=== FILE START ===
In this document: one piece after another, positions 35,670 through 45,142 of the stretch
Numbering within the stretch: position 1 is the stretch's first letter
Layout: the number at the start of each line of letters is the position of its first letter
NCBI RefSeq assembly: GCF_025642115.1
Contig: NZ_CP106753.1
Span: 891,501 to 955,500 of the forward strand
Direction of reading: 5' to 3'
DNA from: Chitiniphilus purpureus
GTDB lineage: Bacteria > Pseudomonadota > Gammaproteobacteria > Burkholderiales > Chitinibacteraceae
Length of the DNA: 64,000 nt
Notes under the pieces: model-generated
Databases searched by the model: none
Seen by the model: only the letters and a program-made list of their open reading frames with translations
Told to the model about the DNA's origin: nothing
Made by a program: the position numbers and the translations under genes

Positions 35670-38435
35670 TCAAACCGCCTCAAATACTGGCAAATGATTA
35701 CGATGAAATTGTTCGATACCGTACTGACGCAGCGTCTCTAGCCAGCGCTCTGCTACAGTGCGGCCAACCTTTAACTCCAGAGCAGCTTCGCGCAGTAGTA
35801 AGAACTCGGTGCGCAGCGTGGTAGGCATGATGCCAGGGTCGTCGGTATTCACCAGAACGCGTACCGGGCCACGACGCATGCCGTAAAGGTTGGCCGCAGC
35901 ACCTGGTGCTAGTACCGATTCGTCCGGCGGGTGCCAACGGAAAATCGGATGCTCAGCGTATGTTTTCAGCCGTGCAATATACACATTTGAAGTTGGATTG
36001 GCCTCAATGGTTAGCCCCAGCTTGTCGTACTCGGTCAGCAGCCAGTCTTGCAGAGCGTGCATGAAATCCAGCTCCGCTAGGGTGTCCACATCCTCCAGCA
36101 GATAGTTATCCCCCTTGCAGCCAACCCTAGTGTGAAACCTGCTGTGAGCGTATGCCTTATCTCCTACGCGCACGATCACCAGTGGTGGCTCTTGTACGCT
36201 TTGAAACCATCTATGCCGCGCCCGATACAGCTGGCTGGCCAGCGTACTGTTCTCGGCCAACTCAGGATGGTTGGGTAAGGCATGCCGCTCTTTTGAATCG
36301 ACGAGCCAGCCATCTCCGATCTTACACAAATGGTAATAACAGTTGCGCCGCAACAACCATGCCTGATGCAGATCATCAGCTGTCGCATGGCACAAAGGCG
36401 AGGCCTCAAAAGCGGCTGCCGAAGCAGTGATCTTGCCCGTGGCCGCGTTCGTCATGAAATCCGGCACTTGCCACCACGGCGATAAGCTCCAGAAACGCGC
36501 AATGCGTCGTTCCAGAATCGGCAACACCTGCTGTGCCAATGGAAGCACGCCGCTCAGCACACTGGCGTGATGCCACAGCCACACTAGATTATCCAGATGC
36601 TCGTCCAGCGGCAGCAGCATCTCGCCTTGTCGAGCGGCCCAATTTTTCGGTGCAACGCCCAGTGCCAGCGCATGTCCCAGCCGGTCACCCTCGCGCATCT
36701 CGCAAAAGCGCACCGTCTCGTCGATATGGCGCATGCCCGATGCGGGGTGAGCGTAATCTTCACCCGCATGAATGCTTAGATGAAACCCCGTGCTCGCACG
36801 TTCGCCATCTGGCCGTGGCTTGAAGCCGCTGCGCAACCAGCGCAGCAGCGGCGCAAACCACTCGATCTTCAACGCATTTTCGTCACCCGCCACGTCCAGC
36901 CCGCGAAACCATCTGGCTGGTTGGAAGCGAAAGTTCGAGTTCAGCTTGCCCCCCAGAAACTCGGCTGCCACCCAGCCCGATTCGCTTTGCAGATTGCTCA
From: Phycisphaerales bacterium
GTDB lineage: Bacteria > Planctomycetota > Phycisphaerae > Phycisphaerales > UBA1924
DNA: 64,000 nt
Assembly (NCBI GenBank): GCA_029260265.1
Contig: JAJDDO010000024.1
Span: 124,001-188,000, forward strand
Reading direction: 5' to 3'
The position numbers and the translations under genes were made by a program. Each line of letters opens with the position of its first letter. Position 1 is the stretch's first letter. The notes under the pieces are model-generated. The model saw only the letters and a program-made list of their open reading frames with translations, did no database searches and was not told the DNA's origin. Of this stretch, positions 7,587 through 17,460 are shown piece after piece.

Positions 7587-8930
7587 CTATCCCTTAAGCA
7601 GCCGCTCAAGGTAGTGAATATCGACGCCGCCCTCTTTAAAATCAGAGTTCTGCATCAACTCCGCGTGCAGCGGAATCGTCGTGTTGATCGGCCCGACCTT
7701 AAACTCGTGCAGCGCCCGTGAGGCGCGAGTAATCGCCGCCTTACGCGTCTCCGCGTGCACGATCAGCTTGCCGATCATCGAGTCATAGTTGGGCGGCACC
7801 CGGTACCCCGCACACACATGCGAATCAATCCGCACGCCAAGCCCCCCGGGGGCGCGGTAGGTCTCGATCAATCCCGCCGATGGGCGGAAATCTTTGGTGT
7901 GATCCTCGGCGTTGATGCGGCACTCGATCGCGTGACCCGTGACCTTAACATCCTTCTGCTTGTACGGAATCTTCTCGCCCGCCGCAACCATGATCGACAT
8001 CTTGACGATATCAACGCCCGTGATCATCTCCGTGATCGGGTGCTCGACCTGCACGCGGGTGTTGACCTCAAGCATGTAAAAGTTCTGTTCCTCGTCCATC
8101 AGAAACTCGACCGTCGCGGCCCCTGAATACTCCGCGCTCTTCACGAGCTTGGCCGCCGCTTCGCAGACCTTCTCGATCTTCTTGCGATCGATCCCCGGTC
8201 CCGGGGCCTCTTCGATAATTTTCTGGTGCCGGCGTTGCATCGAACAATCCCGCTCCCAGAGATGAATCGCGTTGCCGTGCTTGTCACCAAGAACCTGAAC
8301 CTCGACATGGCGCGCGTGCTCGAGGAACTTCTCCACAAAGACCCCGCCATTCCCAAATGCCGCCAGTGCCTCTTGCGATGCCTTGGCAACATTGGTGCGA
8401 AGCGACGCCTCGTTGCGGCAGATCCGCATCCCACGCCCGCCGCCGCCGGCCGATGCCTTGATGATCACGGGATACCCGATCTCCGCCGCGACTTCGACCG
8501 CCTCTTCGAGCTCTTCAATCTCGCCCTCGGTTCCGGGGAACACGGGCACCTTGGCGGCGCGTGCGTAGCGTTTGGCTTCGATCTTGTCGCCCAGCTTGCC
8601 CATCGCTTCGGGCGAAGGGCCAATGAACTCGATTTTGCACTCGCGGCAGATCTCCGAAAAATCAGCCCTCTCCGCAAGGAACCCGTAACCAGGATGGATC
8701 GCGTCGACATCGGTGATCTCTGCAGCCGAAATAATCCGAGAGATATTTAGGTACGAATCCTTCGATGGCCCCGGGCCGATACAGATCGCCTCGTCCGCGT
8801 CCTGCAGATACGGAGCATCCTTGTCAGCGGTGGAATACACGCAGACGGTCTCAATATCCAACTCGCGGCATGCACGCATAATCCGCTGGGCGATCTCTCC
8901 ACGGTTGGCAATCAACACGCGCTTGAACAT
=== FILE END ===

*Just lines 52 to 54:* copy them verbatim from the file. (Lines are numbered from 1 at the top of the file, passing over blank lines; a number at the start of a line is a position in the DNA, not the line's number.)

8701 GCGTCGACATCGGTGATCTCTGCAGCCGAAATAATCCGAGAGATATTTAGGTACGAATCCTTCGATGGCCCCGGGCCGATACAGATCGCCTCGTCCGCGT
8801 CCTGCAGATACGGAGCATCCTTGTCAGCGGTGGAATACACGCAGACGGTCTCAATATCCAACTCGCGGCATGCACGCATAATCCGCTGGGCGATCTCTCC
8901 ACGGTTGGCAATCAACACGCGCTTGAACAT